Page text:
Remarks Intended for Delivery by the First Lady at the International Women of Courage Award
It is such a pleasure and an honor to be here with all of you today as we celebrate this year's International Women of Courage. When you learn about what these ten extraordinary women have done with their lives – it just takes your breath away.
One of our awardees is the first woman to be a fixed-wing Air Force pilot in Afghanistan's history, and she continues to fly despite threats from the Taliban and even members of her own extended family.
Another awardee is a women's right activist whose organization has assisted more than 30,000 survivors of sexual assault and abuse in Bolivia, and for the past 30 years, she's helped pass nearly every women's rights law in her country.
These women are journalists exposing corruption and extremism; they are activists fighting armed conflict and discrimination; and one of them is a nurse who contracted Ebola while caring for her patients. But as soon as she recovered, she went right back to work, and she now serves as a spokeswoman, raising awareness and fighting the stigma around Ebola.
Each of these women has accomplished so much and helped so many people, but as we all know, they have all paid a high price for their efforts. They've lost their jobs; they've been beaten and jailed; they've faced death threats and attacks on their reputations.
But through it all, they've kept on going, because for them, staying silent simply isn't an option. For them, turning away from the injustices they see simply isn't possible. You see, these women refuse to believe the false comfort that other people's suffering isn't their problem, and they refuse to listen to those who tell them that one person can't possibly make a difference. Instead, they listen to the relentless moral voice inside themselves that drives them toward justice, compassion and truth.
That is one thread that connects their stories across cultures and continents. And while these women come from different backgrounds and are working on different issues, there is another theme that runs through so many of their lives – and that is the power of education.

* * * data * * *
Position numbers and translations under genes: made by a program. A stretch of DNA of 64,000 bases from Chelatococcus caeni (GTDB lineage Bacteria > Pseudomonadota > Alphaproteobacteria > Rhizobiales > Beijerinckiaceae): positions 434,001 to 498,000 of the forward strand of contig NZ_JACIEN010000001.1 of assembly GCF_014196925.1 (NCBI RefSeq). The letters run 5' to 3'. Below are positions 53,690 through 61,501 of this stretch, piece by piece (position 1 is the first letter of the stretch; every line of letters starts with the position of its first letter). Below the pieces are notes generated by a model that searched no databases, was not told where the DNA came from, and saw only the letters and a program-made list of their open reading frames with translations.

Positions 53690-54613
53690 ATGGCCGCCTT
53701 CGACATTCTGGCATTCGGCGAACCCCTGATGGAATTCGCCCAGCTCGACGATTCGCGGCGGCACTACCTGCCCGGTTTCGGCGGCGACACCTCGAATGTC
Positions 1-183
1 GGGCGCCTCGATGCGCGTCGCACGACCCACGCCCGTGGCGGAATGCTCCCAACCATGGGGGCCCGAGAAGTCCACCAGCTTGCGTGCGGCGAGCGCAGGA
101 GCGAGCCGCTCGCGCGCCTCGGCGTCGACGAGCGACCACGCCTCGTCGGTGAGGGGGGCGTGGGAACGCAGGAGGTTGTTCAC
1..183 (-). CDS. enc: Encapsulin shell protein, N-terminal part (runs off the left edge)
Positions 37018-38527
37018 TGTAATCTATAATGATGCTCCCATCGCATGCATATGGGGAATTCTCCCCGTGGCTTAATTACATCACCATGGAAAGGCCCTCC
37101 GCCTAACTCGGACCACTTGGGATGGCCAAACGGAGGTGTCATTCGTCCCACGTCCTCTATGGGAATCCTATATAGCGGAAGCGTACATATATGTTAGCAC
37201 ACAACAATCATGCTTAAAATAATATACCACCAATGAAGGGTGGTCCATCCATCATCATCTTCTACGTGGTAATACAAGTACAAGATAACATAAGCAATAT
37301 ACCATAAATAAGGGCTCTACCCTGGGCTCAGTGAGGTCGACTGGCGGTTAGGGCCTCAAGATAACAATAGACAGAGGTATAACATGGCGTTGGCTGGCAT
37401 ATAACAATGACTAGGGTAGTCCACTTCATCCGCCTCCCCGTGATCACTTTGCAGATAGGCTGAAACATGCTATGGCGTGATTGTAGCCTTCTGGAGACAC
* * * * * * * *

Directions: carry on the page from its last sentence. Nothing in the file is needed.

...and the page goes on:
Whether they attended secondary school, or a university, or got some kind of training, for so many of these women, their education helped them discover and develop their potential – it gave them a platform on which to build their professional lives. And they have used that platform to inspire countless others to follow their example.
I mean, think about how many girls now dream of taking to the skies or reporting breaking news. Think about how many Ebola survivors have been able to reclaim their lives. Think about how many survivors of violence and discrimination have finally gotten the support and justice they deserve – all because of the women on this stage.
So really, so many of these women are living, breathing proof of the ripple effect that occurs when we believe in women and girls and we invest in their potential.
But we all know that for each of these women of courage, there are millions of others who may never have the chance to make their mark on the world. Today, 62 million girls worldwide are not in school – girls with boundless promise, girls who are so eager to learn, so hungry to make something of their lives, but they may never get that opportunity.
Think about the loss that represents for our world. Think about how many of us in this room and how many of the women on this stage wouldn't be here today if we hadn't gotten some kind of education. So we all know the power of education to transform the lives of women and girls – and to transform their families, communities and countries.